Further, as the answer from @JamesK observes, third-party voters may be swayed by the individual candidates rather than their party affiliation. Thus, in the Georgia U.S. Senate race, for example, Libertarian voters who chose to vote in the runoff election may be basing their decisions more on their assessments of Raphael Warnock and Herschel Walker as individuals rather than based upon their partisan affiliation.


While I'm not registered with any party, the Libertarian Party is closest to my personal politics, but I've only voted for the Libertarian Party Candidate once. There are a contingent of voters who are looking at party affiliation and instead vote for the "best person for the job" rather than the party. That isn't to say I don't have a bias for one party over the other, but to say "just because I did/didn't vote for you in this election it does not mean I won't vote for you in a future election."

In general, while the Libertarian has never won a seat in the Federal Government, their have been some democrats and republicans in Congress who represented the Libertarian wing of their party. Libertarians tend to believe that they're politics are a perfect blend of the best policies of both parties (generally summed up as socially liberal, fiscally conservative). It's important to note that they tend to side away from the hardliners of both parties, so a Conservative Fiscal policy will be a moderately conservatives, while a social liberal policy would similarly be moderate. So Republicans having a moderate fiscal policy is not a bad thing at all to many of them (they're still capitalists, but they tend to have a lot of views in line with economist Henry George who is considered as far left as a capitalist can be. Part of the love is much of George's theories centered around a progressive tax system that didn't slow economic growth (i.e. It paid for an adequately sized government but didn't intrude on the rights of the people.).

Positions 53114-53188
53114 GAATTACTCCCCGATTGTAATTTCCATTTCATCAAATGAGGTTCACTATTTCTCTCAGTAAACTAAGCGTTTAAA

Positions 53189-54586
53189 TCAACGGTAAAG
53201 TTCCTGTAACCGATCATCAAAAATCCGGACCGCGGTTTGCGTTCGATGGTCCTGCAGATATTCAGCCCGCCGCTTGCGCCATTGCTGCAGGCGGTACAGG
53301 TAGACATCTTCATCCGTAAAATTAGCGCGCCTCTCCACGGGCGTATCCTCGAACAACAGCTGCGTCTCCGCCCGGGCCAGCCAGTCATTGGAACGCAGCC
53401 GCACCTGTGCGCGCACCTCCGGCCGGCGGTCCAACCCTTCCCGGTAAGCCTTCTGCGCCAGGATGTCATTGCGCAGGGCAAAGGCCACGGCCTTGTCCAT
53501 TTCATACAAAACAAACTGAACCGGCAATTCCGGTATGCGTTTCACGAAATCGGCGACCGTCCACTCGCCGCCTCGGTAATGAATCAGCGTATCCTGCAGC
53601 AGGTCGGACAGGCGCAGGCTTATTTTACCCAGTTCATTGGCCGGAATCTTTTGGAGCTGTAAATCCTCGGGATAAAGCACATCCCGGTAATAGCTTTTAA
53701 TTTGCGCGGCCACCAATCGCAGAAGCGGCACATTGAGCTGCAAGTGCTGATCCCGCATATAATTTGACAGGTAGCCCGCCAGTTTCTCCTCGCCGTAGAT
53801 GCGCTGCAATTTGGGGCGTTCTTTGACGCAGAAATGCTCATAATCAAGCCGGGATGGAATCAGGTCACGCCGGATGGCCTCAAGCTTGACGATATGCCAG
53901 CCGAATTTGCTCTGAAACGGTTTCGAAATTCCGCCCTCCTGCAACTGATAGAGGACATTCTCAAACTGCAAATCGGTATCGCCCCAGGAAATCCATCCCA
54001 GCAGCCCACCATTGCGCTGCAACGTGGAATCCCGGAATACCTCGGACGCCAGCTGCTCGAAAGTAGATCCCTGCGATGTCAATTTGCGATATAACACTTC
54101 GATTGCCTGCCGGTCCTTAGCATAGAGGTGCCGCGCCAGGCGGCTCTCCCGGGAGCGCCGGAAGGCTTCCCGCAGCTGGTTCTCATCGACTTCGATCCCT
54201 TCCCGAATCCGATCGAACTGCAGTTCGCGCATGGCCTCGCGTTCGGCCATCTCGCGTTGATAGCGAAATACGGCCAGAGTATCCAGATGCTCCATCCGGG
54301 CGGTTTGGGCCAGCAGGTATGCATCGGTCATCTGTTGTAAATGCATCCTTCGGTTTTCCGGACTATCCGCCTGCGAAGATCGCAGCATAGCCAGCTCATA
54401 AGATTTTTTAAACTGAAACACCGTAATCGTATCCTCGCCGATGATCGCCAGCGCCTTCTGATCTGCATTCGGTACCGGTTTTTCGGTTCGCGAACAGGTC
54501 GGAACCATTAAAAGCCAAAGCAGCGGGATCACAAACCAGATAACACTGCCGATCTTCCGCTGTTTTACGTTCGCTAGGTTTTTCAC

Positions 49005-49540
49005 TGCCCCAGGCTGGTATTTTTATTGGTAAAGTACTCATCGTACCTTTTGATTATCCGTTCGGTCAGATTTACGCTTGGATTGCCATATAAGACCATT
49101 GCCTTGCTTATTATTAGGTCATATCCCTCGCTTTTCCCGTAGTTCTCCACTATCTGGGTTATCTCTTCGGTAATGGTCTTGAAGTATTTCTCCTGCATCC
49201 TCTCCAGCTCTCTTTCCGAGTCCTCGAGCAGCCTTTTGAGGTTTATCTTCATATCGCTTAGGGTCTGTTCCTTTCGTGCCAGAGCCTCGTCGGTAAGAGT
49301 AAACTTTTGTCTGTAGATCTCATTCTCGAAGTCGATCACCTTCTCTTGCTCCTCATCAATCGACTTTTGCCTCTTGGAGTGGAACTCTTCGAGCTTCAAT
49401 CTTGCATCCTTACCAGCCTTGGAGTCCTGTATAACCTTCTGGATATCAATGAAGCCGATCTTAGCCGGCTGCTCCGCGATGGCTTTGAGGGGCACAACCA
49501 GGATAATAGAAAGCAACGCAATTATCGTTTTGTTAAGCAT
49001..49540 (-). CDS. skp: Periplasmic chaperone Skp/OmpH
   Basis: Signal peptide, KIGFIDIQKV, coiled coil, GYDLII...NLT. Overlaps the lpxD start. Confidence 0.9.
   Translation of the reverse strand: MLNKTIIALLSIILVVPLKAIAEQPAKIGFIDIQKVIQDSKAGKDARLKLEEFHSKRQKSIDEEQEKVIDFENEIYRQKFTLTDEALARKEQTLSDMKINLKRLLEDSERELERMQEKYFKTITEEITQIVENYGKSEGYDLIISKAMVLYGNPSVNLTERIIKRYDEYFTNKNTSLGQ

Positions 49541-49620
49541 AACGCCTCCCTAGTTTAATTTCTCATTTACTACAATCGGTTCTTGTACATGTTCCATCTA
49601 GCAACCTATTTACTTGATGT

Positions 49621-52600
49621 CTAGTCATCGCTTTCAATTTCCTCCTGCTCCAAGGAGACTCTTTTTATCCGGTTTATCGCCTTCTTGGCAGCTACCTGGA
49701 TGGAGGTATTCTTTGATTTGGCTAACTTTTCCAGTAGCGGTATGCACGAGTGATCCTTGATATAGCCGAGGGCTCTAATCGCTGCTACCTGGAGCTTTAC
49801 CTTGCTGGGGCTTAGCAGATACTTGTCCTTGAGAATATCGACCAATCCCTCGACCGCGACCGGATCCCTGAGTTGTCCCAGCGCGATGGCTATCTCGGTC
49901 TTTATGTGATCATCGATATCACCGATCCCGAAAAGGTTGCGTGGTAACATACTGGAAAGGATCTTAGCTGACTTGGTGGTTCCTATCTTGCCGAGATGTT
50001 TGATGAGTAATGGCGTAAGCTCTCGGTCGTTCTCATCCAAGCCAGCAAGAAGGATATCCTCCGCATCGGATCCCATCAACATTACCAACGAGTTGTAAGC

Just because Libertarians do not Trump, do not mean Biden is a better option than Trump. Trump did actually receive more votes in 2020 than he did in 2016 when controlled for turn out. One Theory for this is that Trump had no past policies to run on in 2016, so it was hard to be convinced on what you were voting on by his promises alone, but by 2020 his policies he had enacted were very good and very close to his campaign promises.